What You Need To Know About Being A Guarantor?
A guarantor is bound to a legal contract stating your obligation to clear up debts in the event that the borrower defaults. It's crucial that a guarantor understands what this actually means! Preliminary steps such as seeking advice from your lawyer are encouraged to minimize risks if any, though legal fees are to be born yourself.
It's true that anyone can be a guarantor but a few legal requirements need to be met. These are the following:
- 18 years old or above
- Must not be in the state of bankruptcy
- Must have the mental ability to fully understand the guarantee document
- Must be willing to accept the conditions without peer pressure
Some protections are given to guarantors. If a guarantee misses out a payment, financial institutions don't have the right to carry out any action against the guarantor unless the guarantee demands it. Upon the last debt payment, a guarantor is released from his obligations.
P/s: There are 2 types of guarantor - social and non-social. For your info, social guarantor here refers to when the borrower applied for education, home & vehicle loan. The rest are considered as non-social.
What Are Your Rights as a Guarantor?
According to this website, here are your rights before and after you signed the agreement:
- Before signing;
- Get a lawyer services before you sign (need to fork out own money)
- Request all related documents regarding the agreement so that you'll understand it
- After signing:
- Ask the latest information such as current loan amount (need to have permission first)
- Request the borrower to complete the payment so that you'll no longer be a guarantor
- Ask the borrower to pay you back should you've paid to the financial institution (if the borrower doesn't pay)
Is it True You'll have to Pay if the Borrower doesn't?
Yup, that's right - but it's not that easy. Before (according to the Bankruptcy Act 1967), many guarantors will be chased by the banks if the borrowers messed up. Unfortunately, this brings another kind of problem - from the year 2007 until 2014, near to 7 thousand social guarantors bankrupted - it's because even they're unable to pay.
That's why the gahmen revised the act. No more guarantors getting the brunt as it's not their faults. Now, the banks need to do it first to the borrowers. Let say if the banks do anything to the guarantor, they need to have proof and evidence that they've done the same to the borrower but unsuccessful.
With the new act, the bank can't make any social guarantor bankrupt no more. For non-social, they still can but it depends on the court. If they're satisfied with whatever the bank have done, then they would consider.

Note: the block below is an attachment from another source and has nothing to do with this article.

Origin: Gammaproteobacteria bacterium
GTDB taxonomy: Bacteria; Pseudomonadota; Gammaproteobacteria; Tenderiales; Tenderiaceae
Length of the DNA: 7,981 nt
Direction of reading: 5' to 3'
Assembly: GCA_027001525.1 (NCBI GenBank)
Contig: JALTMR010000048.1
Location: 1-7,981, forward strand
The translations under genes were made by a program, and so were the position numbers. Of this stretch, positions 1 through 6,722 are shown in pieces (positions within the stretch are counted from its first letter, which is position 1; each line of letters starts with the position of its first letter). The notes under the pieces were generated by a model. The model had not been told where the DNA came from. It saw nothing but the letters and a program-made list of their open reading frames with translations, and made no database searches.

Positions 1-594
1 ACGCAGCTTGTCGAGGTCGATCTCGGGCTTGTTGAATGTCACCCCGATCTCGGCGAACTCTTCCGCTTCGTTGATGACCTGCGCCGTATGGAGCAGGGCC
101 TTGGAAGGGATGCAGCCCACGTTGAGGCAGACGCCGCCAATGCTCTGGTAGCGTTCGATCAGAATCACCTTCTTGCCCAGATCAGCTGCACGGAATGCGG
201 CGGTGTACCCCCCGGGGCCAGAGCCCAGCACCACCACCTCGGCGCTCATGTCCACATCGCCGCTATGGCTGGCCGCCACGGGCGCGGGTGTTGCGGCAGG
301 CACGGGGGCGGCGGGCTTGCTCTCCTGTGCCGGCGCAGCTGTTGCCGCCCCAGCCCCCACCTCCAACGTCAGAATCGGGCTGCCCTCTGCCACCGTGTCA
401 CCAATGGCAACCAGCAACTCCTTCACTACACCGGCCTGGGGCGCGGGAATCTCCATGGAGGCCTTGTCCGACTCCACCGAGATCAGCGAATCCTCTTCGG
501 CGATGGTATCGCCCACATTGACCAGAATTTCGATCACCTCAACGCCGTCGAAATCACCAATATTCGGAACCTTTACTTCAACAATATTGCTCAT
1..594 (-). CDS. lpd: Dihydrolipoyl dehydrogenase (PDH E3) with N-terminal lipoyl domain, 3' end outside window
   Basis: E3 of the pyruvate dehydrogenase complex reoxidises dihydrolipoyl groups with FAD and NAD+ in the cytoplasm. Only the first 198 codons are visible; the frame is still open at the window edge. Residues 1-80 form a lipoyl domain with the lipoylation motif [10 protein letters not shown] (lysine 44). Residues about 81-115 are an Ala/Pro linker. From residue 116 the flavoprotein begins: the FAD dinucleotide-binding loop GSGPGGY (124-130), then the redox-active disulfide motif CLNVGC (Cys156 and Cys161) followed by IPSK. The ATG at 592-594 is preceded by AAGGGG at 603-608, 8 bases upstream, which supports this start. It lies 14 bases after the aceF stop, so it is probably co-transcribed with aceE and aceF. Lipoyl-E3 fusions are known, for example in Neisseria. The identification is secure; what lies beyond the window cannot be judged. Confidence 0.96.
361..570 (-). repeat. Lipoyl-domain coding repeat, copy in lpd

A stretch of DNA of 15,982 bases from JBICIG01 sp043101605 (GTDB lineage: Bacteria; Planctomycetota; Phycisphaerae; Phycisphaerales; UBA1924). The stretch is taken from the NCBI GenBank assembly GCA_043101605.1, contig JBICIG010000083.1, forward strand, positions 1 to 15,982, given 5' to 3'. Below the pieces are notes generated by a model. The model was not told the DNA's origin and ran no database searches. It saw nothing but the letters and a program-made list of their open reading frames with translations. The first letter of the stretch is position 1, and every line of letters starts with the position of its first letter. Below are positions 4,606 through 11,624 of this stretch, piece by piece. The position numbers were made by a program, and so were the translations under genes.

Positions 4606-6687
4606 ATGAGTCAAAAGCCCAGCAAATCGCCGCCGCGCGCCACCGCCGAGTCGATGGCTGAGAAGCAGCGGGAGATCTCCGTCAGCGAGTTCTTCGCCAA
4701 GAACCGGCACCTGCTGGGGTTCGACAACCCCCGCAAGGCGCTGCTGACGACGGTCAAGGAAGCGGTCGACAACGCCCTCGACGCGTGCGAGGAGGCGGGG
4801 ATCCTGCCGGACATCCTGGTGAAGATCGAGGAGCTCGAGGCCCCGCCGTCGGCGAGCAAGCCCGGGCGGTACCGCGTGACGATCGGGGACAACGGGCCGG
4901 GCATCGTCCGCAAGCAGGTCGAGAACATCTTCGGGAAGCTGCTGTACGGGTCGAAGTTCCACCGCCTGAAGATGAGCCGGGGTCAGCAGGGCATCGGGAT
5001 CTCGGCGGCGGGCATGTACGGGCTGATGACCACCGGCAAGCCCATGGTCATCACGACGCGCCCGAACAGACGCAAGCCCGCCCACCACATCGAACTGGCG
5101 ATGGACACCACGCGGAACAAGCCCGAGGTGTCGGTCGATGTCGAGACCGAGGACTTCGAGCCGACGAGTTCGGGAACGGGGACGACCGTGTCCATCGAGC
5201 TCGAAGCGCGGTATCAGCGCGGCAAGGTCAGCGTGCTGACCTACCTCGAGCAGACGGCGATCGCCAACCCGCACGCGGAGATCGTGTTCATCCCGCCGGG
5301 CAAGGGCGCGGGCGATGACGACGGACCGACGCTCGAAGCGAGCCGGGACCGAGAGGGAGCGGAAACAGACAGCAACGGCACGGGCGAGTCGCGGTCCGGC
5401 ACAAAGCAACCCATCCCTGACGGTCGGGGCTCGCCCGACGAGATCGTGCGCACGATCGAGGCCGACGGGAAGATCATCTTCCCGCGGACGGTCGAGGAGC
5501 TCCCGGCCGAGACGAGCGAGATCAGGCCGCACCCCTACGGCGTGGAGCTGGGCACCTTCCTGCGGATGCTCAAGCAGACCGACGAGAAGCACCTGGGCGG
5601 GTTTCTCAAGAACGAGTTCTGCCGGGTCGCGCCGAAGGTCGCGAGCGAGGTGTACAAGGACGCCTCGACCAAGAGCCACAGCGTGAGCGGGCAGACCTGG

Other Than That, What Are the Risks of Being a Guarantor?
1. Your credit score will be affected
Here's the thing, without a doubt that your credit score will be affected (whether the borrower pays or not). But if your credit score isn't looking so good, it'll be hard when you apply for any loan or investment later.
2. Your assets will be taken away
3. Can go bankrupt (non-social guarantor)
It's without a question that the highest risk of being a guarantor is bankruptcy. But, what to do when both parties are unable to pay. It's just that the bank will need to wait for at least 6 years to make the first claim to the guarantor before any law action. Do note that this is only when the debt amount is similar or more than RM50 thousands.
Here Are Some Questions that You'll For Sure Ask
Q : If the borrower approaches financial institution requesting increase in the loan amount, is the guarantor liable to the increased amount?
A : No. By legal rights, the additional amount requires a separate guarantee, assuming the financial institution grants this. If borrower again requests you for the guarantor, you have a choice to accept or decline.
Q: How can the guarantor get removed from the contract?
A: Can, no prob - financial institution needs to approve first. They used to agree without any requirement or new guarantor. They could even decline the request until the borrowers have paid half to the full amount of the debt.
Q: If one of the guarantors passed away, what'll happen?
A: Need to check back what kind of guarantee it is - whether joint guarantor or not. If it's a joint guarantor, the responsibility fells to the other guarantors. If it's for the other type, the next of kin will take over from the one that passed away.
Overall, that's why it's important to understand and check back the contact early on
Unless you're 100% clear, don't sign even one document. A guarantor should know its capability before agreeing to any documents legally. So, it's wise to put in extra thought into this matter.
If there is coercion or anything, just ignore. Especially when the borrower makes you feel bad for not agreeing. Trust your instinct - you know better!